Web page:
In this Scheme you will observe, in one of the Fall grain field[s] in every year, [cl.] placed above; which is meant to denote the seeding of the Clover either with the Fall Grain sown upon the Tilth, [or] the Spring under a harrowing of the Grain, & rolled in, just as [a] Farmer chuses. Some Persons assure me, that sort of spring cultu[re] does mend the crop of Wheat; but I have never made the Tryal—perhaps you have, and if so will oblige me with your Remarks: My objection to the harrow is in a measure removed, in this instance, by the ready succession of shade in the advance of the Wheat; and must yield to that necessity there is at seeding to have unevenesses removed.
I think I may well say that this Sceme presents a Culture fa[v]orable to the Earth, and profitable to the Owner. Many People will have a better opinion of it for the two years appointed for Grass; but [it] was not with that View I have admitted a sixth and seventh Di[ve]rsion; for I think that is not probably a state of best improovement [to] the Soil. If the Clover be the chosen Grass, and that be suffered to advance [to] a fitness for the Scythe, to soil the Beast, it then will mend the Land: [if] the Clover be pastured, kept low, and hoof trodden; or if the Grass be of the spreading root kind; I must think the Earth will, at best, be in equilibria. The motive I had for the introduction of the two grass fields, was to make the Farm complete, by taking its share of Stock, for [t]he purpose of dividing that as well as the Laborers; upon a supposition of their thriving better: The Farms [too] by possessing Stock, acquire [a] succession of Manure for the I. Corn field: Add to these motives, the [Fi]eld has a longer recess from the I. Corn Crop.
The annal Crop for four hands, will be forty acres of I. Corn; [e]ighty acres of Fall Grain; and eighty acres of I. Pease. This will be thought by some Persons to be too great an allotment—but you will take a View of the principle accomodation; which is the simplifying the Labor, by throwing away the hoe, and performing all with the Plough: you will take a comparative view of the Labor required to cultivate I. Corn, and that which the Pease demand; and that twenty Acres of the former has, in all time, been found within the compass of one Plow-horse, As to the Fall Grain, the Farmer may call in Hirelings, if his plowing is throng, as they do in all countries, to assist in the Harvest; and he will find that his other engagements will well afford the expence. The general appointment, for the common I. Corn husbandry, is, in a gang of fourteen hands, about eight Ploughs and Six hoes: Suppose the Crop to consist of twenty acres for each plough, it will be one hundred and sixty acres. In my arrangement, allowing the fourteen hands an horse each, the crop at the rate of twenty acres as before for every Plow will be Two hundred and eighty Acres. Now admitting that the Ho[e is] useful to advance the I. Corn, an apt question may be asked if that advance will make 160. produce as much as 280. Acres will do wi[th]out the aid of the Hoe.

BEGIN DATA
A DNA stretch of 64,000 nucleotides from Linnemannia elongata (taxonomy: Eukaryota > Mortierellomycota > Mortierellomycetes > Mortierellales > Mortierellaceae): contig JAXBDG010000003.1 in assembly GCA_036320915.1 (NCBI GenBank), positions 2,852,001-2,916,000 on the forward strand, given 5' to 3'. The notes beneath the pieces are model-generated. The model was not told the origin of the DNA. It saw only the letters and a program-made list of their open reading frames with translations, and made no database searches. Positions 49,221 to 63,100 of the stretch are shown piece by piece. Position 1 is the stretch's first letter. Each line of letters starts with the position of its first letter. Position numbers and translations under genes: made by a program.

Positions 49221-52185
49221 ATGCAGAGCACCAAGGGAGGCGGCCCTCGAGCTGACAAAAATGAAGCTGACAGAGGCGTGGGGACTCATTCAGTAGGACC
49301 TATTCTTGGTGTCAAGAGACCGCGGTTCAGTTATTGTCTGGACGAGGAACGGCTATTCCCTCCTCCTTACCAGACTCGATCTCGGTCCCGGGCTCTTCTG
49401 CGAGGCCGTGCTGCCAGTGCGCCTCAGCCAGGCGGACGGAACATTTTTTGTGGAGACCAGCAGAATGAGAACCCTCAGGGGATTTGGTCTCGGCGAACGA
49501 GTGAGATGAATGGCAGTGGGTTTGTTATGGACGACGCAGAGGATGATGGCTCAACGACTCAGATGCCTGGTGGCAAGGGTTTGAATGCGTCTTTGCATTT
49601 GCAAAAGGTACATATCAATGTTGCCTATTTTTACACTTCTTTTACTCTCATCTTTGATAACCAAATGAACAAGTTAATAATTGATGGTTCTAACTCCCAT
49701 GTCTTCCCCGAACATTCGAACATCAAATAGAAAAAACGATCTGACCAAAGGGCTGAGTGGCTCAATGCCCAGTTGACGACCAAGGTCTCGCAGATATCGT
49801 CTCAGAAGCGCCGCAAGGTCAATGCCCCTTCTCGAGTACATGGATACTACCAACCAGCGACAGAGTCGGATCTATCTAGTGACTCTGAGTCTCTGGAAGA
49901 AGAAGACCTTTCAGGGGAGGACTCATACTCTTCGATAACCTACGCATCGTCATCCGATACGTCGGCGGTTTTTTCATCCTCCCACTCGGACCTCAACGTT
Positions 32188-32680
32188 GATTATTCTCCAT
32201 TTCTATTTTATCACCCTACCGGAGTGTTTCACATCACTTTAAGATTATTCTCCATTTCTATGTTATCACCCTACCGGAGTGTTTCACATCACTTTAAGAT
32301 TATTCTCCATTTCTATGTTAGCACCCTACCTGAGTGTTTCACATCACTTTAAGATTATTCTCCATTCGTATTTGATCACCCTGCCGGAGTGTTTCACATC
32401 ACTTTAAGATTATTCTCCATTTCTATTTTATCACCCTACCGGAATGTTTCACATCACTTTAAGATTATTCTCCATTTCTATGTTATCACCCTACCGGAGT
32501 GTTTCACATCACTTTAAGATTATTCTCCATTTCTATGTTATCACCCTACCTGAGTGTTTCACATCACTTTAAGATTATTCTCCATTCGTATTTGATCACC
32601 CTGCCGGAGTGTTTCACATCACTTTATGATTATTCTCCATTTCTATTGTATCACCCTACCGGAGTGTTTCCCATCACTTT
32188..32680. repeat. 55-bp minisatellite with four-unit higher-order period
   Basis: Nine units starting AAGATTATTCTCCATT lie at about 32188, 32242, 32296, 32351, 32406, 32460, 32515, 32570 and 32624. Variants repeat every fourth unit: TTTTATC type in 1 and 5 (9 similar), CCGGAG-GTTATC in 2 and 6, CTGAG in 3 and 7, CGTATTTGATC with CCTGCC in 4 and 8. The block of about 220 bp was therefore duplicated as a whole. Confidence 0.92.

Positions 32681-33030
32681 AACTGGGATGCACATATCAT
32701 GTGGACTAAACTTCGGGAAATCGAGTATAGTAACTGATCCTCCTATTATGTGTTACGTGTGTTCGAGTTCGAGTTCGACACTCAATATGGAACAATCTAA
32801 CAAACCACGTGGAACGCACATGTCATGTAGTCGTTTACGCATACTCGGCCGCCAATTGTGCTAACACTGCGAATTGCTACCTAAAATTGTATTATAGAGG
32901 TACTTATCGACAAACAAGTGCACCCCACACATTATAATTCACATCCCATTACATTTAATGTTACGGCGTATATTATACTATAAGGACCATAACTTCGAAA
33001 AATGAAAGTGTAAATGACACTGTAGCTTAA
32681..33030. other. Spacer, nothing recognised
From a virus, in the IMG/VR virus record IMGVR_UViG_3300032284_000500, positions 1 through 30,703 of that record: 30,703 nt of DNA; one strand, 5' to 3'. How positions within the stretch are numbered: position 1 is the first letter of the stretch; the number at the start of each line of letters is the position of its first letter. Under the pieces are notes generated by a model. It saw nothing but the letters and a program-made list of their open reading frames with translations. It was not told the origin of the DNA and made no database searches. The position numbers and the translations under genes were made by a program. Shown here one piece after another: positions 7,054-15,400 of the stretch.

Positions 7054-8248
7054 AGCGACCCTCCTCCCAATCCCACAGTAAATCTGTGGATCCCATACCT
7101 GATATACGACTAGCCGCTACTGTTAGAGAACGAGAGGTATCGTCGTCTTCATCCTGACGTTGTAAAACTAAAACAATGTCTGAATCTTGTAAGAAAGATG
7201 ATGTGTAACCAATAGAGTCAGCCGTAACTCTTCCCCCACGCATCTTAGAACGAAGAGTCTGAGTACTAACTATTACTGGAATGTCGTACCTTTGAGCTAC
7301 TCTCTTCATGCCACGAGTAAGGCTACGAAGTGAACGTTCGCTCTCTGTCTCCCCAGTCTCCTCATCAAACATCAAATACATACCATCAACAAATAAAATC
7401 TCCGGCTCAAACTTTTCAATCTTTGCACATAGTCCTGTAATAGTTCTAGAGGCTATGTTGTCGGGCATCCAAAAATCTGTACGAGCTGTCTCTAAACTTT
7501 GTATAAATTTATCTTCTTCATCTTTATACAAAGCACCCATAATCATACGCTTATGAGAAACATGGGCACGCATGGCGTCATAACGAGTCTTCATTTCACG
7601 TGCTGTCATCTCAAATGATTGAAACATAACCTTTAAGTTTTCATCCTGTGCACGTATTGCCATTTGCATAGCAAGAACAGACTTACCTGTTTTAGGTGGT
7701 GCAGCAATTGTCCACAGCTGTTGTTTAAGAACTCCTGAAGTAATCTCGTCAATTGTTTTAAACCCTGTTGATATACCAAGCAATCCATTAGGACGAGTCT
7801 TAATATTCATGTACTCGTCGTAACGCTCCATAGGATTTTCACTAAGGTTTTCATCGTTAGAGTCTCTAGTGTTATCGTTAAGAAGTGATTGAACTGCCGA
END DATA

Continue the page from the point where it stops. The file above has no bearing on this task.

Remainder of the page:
One happy discovery, if pechance it can be made, w[ould] enable us to stretch the pease, and consequent Fall Grain Fields, a greater extent than this Sceme appoints; I mean an instruem[ent] to facillitate the Pease Harvest: Pulling them up by hand mak[es] 80 Acres full tedious for four hands.
I will here conclude this Letter, and if I shall have omitted any material matter on the subject, you will please to point it out, and I will be more explicit. In the mean time I shall cease, for a while, from intruding on your valuable time, till your high Office is laid down, unless you find liesure to call my Pen again into use before that Period. I have the honor to be with every sentiment of most true regard Dear Sir Your very respectfull and Obedient humble servant
DLC: Papers of George Washington.